His most important contribution to science was his discovery of air as a separate substance. This he proved by the observation that when a bucket or any similar vessel is put upside down into water, the water does not enter into the bucket. He says:
When a girl, playing with a water-clock of shining brass, puts the orifice of the pipe upon her comely hand, and dips the water-clock into the yielding mass of silvery water, the stream does not then flow into the vessel, but the bulk of the air inside, pressing upon the close-packed perforations, keeps it out till she uncovers the compressed stream; but then air escapes and an equal volume of water runs in.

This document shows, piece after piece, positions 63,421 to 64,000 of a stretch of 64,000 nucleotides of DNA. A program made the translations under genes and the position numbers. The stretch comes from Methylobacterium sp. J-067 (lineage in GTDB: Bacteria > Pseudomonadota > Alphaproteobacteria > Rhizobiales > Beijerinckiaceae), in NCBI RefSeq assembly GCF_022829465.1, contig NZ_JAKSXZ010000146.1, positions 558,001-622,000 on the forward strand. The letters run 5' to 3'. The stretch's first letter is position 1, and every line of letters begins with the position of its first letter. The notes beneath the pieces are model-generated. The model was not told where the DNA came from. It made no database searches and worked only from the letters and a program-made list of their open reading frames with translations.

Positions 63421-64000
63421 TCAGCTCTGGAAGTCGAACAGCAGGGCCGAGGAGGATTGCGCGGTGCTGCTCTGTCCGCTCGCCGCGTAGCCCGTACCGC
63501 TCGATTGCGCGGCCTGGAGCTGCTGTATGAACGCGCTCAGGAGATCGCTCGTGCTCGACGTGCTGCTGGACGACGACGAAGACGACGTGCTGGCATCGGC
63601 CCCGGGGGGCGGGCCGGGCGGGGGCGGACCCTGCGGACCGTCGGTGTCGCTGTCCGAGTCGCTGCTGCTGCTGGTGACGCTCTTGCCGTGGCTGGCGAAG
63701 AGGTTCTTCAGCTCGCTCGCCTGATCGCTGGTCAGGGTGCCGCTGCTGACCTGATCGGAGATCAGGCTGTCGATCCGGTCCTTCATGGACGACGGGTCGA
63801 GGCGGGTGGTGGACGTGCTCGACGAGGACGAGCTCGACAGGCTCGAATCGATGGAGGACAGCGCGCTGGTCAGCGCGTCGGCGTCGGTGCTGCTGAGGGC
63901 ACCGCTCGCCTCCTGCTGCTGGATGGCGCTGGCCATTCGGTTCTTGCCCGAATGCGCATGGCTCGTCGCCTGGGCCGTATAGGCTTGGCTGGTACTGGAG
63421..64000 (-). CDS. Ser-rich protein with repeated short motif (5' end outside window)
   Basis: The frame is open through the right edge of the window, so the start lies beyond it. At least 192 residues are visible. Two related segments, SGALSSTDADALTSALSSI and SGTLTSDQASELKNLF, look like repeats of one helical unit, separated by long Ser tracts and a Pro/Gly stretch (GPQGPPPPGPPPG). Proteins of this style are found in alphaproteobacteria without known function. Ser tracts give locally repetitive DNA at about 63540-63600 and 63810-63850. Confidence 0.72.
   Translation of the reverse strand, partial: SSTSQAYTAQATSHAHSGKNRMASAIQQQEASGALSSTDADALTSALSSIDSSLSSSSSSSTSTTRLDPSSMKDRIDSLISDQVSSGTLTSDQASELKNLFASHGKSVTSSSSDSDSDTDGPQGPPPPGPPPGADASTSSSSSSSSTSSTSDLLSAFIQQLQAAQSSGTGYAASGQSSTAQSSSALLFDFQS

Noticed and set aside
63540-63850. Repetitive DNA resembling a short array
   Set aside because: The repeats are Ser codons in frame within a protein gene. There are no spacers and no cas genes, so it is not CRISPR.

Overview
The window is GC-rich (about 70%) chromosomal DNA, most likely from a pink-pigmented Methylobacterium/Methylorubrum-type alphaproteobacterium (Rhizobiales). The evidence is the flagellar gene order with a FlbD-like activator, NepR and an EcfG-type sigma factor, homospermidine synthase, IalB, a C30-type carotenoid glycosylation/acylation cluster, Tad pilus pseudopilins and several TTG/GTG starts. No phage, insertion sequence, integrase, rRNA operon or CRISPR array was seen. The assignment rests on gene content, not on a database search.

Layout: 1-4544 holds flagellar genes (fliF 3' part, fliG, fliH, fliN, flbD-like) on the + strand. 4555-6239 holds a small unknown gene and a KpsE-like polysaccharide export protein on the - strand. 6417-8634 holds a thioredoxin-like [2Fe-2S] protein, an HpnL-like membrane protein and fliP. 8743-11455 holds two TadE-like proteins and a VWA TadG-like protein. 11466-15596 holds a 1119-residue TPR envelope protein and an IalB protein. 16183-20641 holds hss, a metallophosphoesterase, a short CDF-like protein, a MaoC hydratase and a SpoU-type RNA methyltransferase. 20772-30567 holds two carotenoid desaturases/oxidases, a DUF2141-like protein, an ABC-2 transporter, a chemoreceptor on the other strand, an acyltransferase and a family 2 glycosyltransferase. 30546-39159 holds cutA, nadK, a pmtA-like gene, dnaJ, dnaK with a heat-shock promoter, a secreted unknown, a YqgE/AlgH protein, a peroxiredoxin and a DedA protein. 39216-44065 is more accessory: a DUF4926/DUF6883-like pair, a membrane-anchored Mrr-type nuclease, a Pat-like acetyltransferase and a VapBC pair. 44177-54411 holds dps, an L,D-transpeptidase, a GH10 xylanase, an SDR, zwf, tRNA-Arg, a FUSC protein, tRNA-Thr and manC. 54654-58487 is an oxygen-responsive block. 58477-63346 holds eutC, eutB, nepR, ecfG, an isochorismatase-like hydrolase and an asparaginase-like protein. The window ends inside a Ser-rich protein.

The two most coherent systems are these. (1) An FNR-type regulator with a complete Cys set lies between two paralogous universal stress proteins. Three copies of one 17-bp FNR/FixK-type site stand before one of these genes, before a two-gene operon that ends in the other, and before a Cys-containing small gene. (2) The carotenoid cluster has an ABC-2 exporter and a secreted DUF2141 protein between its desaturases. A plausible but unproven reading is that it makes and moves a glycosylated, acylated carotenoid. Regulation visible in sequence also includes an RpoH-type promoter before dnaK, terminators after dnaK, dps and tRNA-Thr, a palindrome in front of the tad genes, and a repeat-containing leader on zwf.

This passage occurs in an explanation of respiration.
— Bertrand Russell, A History of Western Philosophy